My costs:
                  http://spreadsheets.google.com/pub?k...Xr0fvgxuh4s7Hw
                  My pics:
                  http://picasaweb.google.com/dawatsonator

                  Comment


                  • #10
                    Re: Using Quikrete instead of Portland?

                    While I am new to this site I am not new to the heat and insullation concept. Heat rises! I think that a firebrick bottom with any form of concrete base should work if the top is thick enough. The purpose of curved oven tops and in a fire place angled sides is to radiate heat. My own oven / smoker / grill has seven inches of foundation then firebrick on the bottom. I used full firebricks for the box with 4 or 5 inches of cement / vermiculite a layer of cardboard for expansion then solid concrete. My weakest link is I have an actual flue thats 13 X 17 for heat to escape. I have a way to neck that down or close it with firebrick. In about a month I will be able to try the oven. It is new and I don't want to crack anmything. Plus it is to hot outside (FL) Pictures posted yesterday

                    Comment


                    • #11
                      Re: Using Quikrete instead of Portland?

                      While I am new to this site I am not new to the heat and insullation concept. Heat rises! I think that a firebrick bottom with any form of concrete base should work if the top is thick enough.
                      This has been tried and tried again with the same results. If you are baking bread you might, just, get away with a firebrick on masonry or rubble/sand/glass/gravel layer, if you have unlimited time and wood.

                      But for pizza, we really need that floor to be hot, and to stay hot. It can only be recharged by the radiant heat, so we need thermal isolation under that floor, or the heat will be sucked away.

                      Insulation isn't free, but neither is fuel, even if you cut it yourself. There really isn't any reason not to insulate under the floor.
                      My geodesic oven project: part 1, part 2

                      Comment


                      • #12
                        Re: Using Quikrete instead of Portland?

                        You don't need to take anything out -- you can always add an insulating layer above what you have; either 4" of vermiculite concrete or 2" FB Board. Either way, I think it is worth the little bit of extra work and cost to make sure your oven really performs well. You'll be happy you did it when you are cooking.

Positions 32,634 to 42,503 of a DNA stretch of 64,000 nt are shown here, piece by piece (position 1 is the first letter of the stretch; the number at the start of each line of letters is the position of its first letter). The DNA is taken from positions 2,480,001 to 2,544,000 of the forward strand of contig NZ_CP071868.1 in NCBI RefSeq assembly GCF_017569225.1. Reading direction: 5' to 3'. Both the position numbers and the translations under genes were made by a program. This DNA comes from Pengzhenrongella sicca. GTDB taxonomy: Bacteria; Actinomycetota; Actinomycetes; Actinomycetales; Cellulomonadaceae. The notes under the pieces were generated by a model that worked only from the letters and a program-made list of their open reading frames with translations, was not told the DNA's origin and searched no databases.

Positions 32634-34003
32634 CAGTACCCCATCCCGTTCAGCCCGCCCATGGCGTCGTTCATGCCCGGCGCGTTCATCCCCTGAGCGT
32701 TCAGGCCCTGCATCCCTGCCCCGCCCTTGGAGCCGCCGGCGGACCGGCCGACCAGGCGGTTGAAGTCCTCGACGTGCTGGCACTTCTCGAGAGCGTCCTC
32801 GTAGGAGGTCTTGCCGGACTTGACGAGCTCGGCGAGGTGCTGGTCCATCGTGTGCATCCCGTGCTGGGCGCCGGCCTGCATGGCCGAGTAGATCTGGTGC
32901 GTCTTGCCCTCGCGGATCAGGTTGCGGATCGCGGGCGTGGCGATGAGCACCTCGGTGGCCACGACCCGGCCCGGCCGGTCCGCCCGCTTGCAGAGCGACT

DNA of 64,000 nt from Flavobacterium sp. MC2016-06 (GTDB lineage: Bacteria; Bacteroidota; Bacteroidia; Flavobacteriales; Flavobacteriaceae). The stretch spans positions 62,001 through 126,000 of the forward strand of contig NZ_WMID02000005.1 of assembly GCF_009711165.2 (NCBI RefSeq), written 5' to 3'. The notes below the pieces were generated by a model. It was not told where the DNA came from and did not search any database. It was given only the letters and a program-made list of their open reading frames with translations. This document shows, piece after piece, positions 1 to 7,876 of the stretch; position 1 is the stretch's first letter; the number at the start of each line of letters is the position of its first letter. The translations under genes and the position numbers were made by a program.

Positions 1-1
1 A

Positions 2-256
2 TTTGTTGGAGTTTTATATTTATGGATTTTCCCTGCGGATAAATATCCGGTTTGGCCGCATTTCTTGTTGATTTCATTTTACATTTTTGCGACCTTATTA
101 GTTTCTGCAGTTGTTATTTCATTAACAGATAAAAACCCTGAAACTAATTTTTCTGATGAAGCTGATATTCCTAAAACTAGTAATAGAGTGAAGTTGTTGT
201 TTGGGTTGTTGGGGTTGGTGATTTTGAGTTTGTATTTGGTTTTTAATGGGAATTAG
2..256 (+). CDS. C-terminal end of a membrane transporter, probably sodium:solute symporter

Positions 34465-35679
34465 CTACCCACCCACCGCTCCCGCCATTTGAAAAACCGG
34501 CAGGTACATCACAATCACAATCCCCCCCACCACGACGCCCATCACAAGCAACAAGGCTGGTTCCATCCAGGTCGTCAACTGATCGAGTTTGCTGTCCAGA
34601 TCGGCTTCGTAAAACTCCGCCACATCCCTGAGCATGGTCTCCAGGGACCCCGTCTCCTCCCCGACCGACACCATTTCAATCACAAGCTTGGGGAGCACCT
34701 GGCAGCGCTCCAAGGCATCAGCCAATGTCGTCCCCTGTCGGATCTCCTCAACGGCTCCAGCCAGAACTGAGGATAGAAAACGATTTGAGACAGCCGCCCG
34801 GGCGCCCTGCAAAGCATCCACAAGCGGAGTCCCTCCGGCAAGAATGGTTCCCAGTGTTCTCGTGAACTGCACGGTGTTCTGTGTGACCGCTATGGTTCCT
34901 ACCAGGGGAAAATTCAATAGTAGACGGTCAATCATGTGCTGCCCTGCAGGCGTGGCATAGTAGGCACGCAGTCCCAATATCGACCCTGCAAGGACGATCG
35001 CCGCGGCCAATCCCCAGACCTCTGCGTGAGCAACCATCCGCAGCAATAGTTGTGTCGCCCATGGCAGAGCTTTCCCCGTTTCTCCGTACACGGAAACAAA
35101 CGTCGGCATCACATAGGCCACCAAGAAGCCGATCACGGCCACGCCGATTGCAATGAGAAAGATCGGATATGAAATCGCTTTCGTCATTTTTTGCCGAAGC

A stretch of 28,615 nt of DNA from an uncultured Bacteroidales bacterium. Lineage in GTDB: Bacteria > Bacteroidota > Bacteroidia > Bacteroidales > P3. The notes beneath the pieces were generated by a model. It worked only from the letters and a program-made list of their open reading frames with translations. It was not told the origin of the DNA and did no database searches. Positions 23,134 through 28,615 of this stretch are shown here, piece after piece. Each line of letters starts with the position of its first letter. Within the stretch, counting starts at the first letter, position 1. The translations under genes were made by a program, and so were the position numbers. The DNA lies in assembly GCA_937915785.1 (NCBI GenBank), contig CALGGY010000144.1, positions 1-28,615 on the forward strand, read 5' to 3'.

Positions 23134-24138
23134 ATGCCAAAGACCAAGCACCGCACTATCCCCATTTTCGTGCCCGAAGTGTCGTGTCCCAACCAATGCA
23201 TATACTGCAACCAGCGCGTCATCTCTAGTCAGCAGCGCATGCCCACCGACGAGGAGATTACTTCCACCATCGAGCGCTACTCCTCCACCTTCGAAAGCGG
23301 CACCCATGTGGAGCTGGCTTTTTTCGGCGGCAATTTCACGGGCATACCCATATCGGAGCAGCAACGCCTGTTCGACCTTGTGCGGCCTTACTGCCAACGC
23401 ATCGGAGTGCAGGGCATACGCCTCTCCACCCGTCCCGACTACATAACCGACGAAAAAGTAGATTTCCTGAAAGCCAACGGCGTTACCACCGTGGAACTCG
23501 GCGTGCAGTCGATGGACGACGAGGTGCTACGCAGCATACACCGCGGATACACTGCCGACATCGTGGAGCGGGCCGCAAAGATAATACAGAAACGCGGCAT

James
                        Pizza Ovens
                        Outdoor Fireplaces

                        Comment


                        • #13
                          Re: Using Quikrete instead of Portland?

                          JR-

                          Download the instructions on how to build an oven from this site. Follow them. Though there are many adjustments that can be made to suit your needs, the basics are covered. I literally printed the instructions, along with pictures of oven progress from people on the site and just did what they did.
                          The mixing of Concrete rather than cement & vermiculite might be the first of many problems you can avoid. For us novices- best to follow the lead of the experts.
                          Check out my oven progress here: http://www.fornobravo.com/forum/phot...dex.php?u=4147

                          See ALL of my pictures here:
                          http://picasaweb.google.com/Brevenc/...OutdoorKitchen

                          Comment


                          • #14
                            Re: Using Quikrete instead of Portland?

                            Interesting but I'm done so modification is not happening. I have six inches of solid concrete on the ground not suspended like many ovens. Then a layer of firebrick thats about 3 inches. I have at least 9 inches of masonry on bottom - our soil is pretty much sand.
                            The top is firebrick and parged with insullation about 6-8 inches total a layer of cardboard for expansion and then poured solid up to 18 inches.
                            What do you think I can expect in charging and how long do you think my heat will stay hot? I never had an oven before. You can see some pictures in photo gallery look adman2u. I have not baked any bread or pizza yet.

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                            • #15
                              Re: Using Quikrete instead of Portland?

                              sorry I'm new here I sent reply but its posted below - would like your comment